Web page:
In ancient Greece, on the fifth or seventh day after a child was born, there was a purification ceremony and feast called the amphidromia, at which the child received its name. This involved a ritual and an evening feast to which guests brought presents for the child. If a boy was born, the house was decorated on the outside with olive branches. If it was a girl, the outer decoration consisted of garlands of wool.
In ancient Rome, the naming ceremony was called a lustratio, and this took place nine days after the birth of the child. At this, offerings were made to the gods, there was a feast, and the child was introduced to guests.
In chapter twenty-one of my book, Killing the Hydra, I write about a Roman lustratio.
Most people today cannot view the successful birth of a child with anything but gladness. And rightly so! It’s a beautiful thing, and most parents are happy when their child is born healthy, no matter if it is a boy or a girl.
However, in the ancient world, views of family and children could be quite different from our own.
It seems that ancient Egyptians were devoted to their families and that they loved their children. This can be seen in the many images that survive of happy families, babies in their mothers’ arms, and children playing.
In ancient Greece and Rome, children were meant to be less visible, and stayed inside with the women. At birth, a Greek father or guardian decided whether to keep a child. In Rome as well, the paterfamilias had the power of life and death over his family members, and this included newborn infants whom the father could deny the right to be reared.
Children could be exposed or killed in ancient Greece and Rome, and had no place in public life.
Practices also differed by place. For instance, in ancient Athens, if a child was kept, it was swaddled, whereas in Sparta children were not swaddled at all, presumably to start toughening them up, or cull the weak.
It certainly seems harsh to our modern sensibilities, but the truth is that if a child managed to survive birth, decisions about their usefulness and whether to keep them were more often based on the sex, the number of children the family already had, ability to provide for that child, the future need for a dowry, and general health.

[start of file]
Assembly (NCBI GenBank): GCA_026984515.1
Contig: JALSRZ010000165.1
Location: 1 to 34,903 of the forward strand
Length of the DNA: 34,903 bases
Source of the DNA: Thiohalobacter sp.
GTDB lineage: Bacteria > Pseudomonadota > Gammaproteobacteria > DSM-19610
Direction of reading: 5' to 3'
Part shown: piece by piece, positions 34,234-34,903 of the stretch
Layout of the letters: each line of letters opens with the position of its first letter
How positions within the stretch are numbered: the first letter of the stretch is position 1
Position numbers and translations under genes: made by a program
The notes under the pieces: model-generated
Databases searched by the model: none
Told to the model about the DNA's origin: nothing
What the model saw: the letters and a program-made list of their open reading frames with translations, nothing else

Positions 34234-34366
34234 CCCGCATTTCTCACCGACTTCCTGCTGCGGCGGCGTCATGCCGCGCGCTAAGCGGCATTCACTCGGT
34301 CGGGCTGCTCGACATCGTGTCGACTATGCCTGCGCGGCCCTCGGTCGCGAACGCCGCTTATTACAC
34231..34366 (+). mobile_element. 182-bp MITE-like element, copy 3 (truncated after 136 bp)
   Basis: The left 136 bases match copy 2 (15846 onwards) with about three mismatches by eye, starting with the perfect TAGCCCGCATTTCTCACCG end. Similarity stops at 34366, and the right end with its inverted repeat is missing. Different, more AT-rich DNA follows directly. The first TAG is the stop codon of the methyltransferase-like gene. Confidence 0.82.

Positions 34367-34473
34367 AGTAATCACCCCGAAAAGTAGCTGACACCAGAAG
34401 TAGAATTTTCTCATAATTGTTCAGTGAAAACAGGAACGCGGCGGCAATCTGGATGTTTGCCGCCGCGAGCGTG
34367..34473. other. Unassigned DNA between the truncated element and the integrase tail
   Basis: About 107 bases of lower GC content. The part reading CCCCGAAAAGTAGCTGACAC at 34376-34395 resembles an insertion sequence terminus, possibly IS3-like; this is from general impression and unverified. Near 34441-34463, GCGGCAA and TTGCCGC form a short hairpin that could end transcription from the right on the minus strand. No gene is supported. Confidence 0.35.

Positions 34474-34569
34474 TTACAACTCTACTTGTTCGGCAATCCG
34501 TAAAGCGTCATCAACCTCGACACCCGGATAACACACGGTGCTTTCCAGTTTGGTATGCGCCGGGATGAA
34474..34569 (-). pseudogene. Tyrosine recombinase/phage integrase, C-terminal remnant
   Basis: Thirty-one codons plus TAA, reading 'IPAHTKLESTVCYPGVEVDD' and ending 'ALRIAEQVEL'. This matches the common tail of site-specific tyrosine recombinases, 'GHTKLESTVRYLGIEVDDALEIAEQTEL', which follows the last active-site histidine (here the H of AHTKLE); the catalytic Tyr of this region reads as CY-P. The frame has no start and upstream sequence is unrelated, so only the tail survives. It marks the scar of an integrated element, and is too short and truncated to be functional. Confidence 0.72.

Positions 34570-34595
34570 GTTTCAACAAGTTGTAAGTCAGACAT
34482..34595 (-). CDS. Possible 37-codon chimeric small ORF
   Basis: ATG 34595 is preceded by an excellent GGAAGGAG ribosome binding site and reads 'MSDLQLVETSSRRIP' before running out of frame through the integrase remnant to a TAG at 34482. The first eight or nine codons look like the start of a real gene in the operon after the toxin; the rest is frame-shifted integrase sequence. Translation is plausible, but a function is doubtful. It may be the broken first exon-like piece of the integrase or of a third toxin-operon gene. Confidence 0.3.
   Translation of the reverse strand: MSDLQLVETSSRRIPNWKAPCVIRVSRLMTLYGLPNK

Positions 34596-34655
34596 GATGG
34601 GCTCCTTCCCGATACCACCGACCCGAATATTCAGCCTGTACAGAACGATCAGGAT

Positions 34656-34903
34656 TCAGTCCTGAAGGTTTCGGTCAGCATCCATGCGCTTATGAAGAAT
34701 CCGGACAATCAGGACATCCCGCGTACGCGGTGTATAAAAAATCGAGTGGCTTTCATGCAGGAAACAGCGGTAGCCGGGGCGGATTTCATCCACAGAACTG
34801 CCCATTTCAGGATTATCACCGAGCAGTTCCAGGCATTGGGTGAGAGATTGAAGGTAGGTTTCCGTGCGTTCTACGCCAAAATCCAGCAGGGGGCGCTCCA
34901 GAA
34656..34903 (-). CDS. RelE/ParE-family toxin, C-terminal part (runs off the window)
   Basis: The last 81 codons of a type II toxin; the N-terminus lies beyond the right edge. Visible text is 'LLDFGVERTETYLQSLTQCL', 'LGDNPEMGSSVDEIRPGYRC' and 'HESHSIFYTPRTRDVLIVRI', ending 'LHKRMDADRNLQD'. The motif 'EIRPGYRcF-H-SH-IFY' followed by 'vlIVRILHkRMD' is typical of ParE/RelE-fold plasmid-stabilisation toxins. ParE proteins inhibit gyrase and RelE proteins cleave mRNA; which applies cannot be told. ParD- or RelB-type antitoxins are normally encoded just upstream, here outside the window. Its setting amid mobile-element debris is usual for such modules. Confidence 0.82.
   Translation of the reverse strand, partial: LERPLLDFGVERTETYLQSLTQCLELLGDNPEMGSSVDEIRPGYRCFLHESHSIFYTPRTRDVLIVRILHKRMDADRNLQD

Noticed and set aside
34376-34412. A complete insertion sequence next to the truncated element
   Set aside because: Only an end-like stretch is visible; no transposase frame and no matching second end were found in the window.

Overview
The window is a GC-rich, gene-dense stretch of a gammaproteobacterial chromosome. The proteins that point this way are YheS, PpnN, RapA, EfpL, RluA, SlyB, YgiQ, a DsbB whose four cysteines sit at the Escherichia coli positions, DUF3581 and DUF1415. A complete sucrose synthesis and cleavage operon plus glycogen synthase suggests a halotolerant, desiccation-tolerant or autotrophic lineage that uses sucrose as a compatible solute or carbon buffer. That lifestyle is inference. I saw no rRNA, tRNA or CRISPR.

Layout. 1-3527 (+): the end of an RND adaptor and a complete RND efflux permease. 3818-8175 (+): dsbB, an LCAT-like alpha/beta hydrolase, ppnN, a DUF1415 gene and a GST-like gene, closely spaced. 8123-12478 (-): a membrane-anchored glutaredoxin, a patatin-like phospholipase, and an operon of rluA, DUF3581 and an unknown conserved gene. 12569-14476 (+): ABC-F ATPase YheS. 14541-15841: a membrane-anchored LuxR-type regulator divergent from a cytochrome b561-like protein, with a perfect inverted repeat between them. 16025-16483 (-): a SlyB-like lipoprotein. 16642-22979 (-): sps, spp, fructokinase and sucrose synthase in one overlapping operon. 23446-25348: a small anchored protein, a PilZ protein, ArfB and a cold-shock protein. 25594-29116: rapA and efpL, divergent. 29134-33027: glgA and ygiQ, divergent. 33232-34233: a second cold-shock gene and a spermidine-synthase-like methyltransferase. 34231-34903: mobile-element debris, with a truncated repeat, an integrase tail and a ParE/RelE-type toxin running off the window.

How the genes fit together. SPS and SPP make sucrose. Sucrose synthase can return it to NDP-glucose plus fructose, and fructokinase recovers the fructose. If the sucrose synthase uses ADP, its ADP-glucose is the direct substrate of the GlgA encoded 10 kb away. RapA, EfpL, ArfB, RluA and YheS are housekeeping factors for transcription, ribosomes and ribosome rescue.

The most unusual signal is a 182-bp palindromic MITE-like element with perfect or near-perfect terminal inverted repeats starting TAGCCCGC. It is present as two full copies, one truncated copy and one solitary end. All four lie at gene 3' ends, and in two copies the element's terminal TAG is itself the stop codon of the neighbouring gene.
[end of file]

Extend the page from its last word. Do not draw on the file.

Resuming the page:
It’s odd, but most of the time, I tend to think that the past was much more exciting and interesting, more beautiful than our chaotic, modern society. I think most historians feel they were born in the wrong age!
But when I read about things like pregnancy, health, childbirth, and children in the ancient world, it makes me grateful we live in the age we do.
It’s not perfect by any stretch, but as far as childbirth, I would give that part of the ancient everyday a miss.
And let’s not think that all children in ancient Greece and Rome were treated badly. It is my hope that, despite the social mores of those sometimes harsher societies, Nature instilled in the mother and father of most children a love and need to care for their offspring that is timeless and powerful.
As ever, thanks for reading!
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Showering, bathing and generally keeping clean is something that we take for granted today. For most people, washing is part of the daily routine.
If you look at the Middle Ages, this was not the case. In fact, medieval people were pretty filthy. This isn’t surprising as bathing was considered a sin by many.
This wasn’t the case for ancient Romans, thank the gods.
As we do today, the Romans bathed and washed regularly, and as with going to the toilet, bathing was yet another very social activity for Romans.
Throughout the Roman Empire, public and private baths were common, owing something to the situating of bath houses over hot springs, and their ingenious use of aqueducts which brought water into the cities over great distances.
Baths and bathing complexes, of course, varied widely in size and the level of sophistication, whether the small pools and tubs of private balneae, or the massive imperial complexes called thermae. Whatever the size, there were some common attributes to most public baths across the Empire.
This was a sort of changing room where visitors to the baths would undress and leave their clothes in niches in the walls, not unlike today. Slaves were in attendance to give out towels and take care of your items. However, not unlike today, theft was common in the apodyterium, so wealthier patrons brought their slaves along to carry their possessions for them.
The palaestra was the workout area where some patrons would exert themselves before going into the baths themselves. Just as people hit the gym today, so the Romans exercised on the sands of the palaestra by wrestling, boxing, lifting stone or lead weights, and other activities. The scene here would have been one of competition, of grunting, and sweating. It could get pretty loud, as attested to by the Roman Seneca: